Cambodia may be Southeast Asia’s poorest brother, but you wouldn’t think it when you see how clean and orderly Khmer folk like to keep things. Siem Reap and Phnom Penh are surprisingly well run.  Sidewalks, buildings, roads and houses may feel a little dated from time to time, but are never in shambles.  Things have a clean swept and trimmed appearance and people take pride in the few things they own, exercising great care and maintenance over their property.

Royal palace and park lawn in front (Phnom Penh)


9.  SUV s are the rich man’s car

Like most places, Cambodia has it’s social classes of rich and poor. A common vehicle for affluent Khmer folk to drive is symbolic of wealthy status and prestige; and thus, are big and bulky SUV’s.

But these aren’t just any SUV’s. Cambodian SUVs come with its dealers’ logo prominently branded for all to see.

What is the most popular brand on the market?  Lexus.

lexus in cambodia

. suvs in cambodia Lexus & Landcruiser in Cambodiasuvs in cambodia lexus


 10.  Motorbikes are for everyone else!

If you’re not rich enough to afford a big chariot like an SUV, then you probably drive what the rest of the population drives… a motorbike. Cambodians aren’t as die-hard bikers as the Vietnamese however, so you won’t see them converting their motorbikes into beds, packing mountainous crates and household appliances nor drive long distances on them .

But they do treat them like precious horses.

motorcycle parking

motorcycle parking  motorcycle wash  Men at the ‘wash’, waiting for their vehicles to be serviced. Car wash? Not quite…      motorcycle wash   “Motorcycle washes”  motorcycle wash


What are some things you’ve loved about Cambodia? 



  1. Brandon says:

    Are you People stupid? Cambodian people dont like tourists. If you go to Phnom Penn and you smile and wave at a person most people will just stare blank at you back or give you a dirty look. They don’t like you “westerners” in their country. I don’t understand why so many people continue to travel to Cambodia esp. Phnom Penn. P.S. Im here right now. July 2016

  2. Great site! I love Cambodia and it`s people. Angkor is great but the rural parts make you see the real Cambodia! Very nice pictures on the Tonle Sap here!

  3. Definitely the people! I lived on an island off the coast for a month and everyone in the little fishing village had to be the nicest people I’ve ever met. They were all smiles and always willing to help. Definitely the most smiliest country I’ve been.

  4. Andrew says:

    Not yet been there, but my wife has. The stories and pictures have put it pretty high on my list to go to.

  5. Juls says:

    They aren’t a grand country but you can gain insight with their very simple way of living.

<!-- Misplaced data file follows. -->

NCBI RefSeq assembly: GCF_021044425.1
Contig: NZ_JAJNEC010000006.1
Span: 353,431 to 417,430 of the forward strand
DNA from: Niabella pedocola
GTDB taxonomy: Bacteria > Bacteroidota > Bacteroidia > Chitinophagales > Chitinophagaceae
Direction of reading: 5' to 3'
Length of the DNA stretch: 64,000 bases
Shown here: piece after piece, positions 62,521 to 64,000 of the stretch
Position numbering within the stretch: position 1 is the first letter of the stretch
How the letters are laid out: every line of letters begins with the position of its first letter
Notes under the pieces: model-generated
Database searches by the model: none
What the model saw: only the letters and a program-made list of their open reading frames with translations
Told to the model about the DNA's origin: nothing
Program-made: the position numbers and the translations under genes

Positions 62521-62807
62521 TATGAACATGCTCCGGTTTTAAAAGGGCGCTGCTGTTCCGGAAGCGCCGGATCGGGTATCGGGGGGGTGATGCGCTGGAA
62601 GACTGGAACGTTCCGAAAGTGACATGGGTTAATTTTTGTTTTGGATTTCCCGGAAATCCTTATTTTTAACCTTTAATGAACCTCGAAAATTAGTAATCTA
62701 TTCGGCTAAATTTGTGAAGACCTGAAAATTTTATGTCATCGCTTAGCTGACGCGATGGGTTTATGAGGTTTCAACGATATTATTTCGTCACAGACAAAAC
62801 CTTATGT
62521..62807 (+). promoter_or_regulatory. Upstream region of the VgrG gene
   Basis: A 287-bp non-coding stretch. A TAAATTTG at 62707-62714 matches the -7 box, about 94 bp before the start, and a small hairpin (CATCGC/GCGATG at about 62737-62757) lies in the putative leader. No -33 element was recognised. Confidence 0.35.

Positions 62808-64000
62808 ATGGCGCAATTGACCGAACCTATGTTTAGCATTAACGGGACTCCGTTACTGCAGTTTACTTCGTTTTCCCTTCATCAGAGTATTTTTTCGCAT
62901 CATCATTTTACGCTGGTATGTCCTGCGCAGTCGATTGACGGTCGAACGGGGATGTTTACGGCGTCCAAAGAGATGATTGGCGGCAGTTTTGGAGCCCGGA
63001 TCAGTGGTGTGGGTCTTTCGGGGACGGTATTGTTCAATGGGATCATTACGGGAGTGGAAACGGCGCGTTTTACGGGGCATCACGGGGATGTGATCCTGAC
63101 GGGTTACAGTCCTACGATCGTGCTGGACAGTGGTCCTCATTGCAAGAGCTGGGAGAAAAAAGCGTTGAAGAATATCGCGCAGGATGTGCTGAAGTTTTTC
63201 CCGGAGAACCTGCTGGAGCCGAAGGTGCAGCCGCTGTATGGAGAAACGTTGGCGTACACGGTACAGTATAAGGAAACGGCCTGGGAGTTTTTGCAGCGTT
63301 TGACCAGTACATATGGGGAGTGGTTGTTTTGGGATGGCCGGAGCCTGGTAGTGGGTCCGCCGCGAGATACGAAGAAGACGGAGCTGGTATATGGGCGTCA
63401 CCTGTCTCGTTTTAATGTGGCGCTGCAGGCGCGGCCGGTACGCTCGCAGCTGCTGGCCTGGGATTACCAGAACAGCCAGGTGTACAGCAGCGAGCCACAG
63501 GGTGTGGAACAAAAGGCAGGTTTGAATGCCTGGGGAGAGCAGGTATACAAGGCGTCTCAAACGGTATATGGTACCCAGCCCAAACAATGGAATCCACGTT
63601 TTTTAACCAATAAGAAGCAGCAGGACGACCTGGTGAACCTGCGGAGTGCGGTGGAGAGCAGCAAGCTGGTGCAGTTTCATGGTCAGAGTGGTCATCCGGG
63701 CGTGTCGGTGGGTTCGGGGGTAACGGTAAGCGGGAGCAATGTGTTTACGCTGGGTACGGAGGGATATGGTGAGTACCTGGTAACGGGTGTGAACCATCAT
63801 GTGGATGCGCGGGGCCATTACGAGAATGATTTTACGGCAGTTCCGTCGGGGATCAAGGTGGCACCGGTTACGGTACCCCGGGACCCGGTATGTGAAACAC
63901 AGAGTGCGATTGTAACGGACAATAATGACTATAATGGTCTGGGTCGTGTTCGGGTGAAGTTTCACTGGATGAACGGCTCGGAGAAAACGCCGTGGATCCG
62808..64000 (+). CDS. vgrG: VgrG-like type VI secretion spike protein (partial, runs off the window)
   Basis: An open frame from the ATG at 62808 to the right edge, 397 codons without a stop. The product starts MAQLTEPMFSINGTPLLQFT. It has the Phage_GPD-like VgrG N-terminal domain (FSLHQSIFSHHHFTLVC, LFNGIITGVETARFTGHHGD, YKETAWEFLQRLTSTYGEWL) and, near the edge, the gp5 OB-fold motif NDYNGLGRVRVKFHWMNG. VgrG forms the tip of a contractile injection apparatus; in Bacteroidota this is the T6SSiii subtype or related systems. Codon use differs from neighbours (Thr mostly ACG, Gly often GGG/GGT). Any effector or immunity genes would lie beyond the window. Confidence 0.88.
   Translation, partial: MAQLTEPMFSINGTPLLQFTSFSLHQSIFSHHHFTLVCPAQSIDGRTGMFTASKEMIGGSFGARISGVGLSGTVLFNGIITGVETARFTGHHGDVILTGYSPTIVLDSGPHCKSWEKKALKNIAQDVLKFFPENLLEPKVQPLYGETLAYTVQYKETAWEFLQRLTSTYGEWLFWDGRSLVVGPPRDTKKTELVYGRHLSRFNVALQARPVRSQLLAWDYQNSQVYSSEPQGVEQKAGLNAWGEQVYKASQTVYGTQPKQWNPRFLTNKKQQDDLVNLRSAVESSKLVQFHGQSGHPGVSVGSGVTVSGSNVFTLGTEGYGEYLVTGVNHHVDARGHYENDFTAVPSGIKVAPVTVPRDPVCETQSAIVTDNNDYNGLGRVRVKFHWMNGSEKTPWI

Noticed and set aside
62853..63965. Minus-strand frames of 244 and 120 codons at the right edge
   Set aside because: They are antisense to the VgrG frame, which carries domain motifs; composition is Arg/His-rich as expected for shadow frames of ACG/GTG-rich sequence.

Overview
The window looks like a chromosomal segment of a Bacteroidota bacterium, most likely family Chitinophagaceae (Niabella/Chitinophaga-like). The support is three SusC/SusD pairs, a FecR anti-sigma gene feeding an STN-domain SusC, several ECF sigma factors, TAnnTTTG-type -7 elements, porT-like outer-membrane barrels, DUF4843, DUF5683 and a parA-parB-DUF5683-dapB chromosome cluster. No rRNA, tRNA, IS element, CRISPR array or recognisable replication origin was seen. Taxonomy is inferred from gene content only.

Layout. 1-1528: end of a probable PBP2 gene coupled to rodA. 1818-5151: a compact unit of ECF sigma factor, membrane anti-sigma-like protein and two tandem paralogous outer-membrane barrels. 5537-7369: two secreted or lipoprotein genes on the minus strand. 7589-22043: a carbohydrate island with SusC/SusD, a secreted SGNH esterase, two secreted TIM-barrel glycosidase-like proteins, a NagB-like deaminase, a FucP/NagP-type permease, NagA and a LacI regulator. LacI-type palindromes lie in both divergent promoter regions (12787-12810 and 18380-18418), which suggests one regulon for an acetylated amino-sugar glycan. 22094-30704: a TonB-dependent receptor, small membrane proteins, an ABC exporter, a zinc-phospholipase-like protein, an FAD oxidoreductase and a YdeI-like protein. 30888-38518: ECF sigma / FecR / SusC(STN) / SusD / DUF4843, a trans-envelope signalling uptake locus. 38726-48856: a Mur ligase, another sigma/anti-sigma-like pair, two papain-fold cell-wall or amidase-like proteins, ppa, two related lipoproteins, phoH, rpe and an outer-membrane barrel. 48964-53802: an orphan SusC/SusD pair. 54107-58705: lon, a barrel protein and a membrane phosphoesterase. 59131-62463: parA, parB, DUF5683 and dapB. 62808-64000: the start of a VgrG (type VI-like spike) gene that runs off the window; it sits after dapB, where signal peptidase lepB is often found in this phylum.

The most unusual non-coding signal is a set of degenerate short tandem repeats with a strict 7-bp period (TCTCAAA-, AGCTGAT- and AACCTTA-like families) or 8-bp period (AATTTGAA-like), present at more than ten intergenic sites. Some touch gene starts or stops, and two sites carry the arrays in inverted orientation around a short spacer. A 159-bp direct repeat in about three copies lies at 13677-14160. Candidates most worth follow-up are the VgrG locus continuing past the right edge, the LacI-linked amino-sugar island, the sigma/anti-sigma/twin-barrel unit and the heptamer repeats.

• @Ken: Thanks for pointing that out. The floating village I went to , Chong Kneas, I’d found later, was mostly Vietnamese. So you’re spot on. I imagine there’s some crossover influences and of course, there’s a lot of Buddhist temples.

  6. Whit Lenox says:

    I love this post! It makes me want to fly back to Cambodia right now.
    I totally agree with your list and I’m sure you had a difficult time limiting it to ten. I would add street food, sunsets in Battambang, and falling asleep to jungle sounds in Kep! ^^

  7. Furio says:

    It would be interesting to know how they like volley ball so much. This is… weird haha

    I just learned that the Mekong Delta was Cambodia before. That a lot of Vietnamese arrived pushed by a war and now Cambodian are a 5% minority

    I found South Vietnamese to be more open and friendly than North Vietnamese.

    Hence I expect Cambodian to be a bit the same. Well, I will see… now I’m scared I’m auto hyping Cambodia too much and I will hate it haha

    • @Furio: ha ha… don’t hype. Sorry for the late response. Wow, I don’t think I knew about the Mekong Delta. Interesting that one of the floating villages is predominantly Vietnamese and I hear there’s some tension between the Vietnamese and Khmer. But the volleyball thing has got me. No clue why that’s so popular but cute.

  8. debbie ann says:

    I loved eating roasted cow and drinking beer w ice on a very hot day. I liked Cambodia, but I did get bored w the temples and I got a lot of teasing for being fat.

    • @Debbie Ann: Awww… All foreigners must be considered ‘fat’ for Cambodia, although I have seen my share of heavy-weight Khmer too. Cambodia’s economy is just belt-tightening in general and when I think about how a-ping (deep fried tarantulas) came around as a snack due to lean times… Yeah, I wouldn’t pay those comments much mind.

  9. A grrrl after my own heart!
    Of COURSE I adore this article, and agree with everything on the list – except volleyball. My complete lack of bumping and serving co-ordination leaves me cursing this horrid sport. But otherwise!
    Such a great round-up post. Can’t wait to post about it in my Sunday edition of Loveliest Links!
    Oh yeah, and that portrait of the Coal Seller has to be one of my favorite photos I’ve seen all year. It’s perfect.
    Cheers, lady!

    • @Dear Lady Expatriate: Can’t wait to see what your “Reasons for Loving Cambo” are once you truly settle into it and get to know it’s culture! That should be very insightful as I don’t know of many (or any) expats there.

  10. Naomi says:

    Oh man. LOVE the pajama style!! And how huge the mark names are on those cars…gotta get your bling somehow! 😉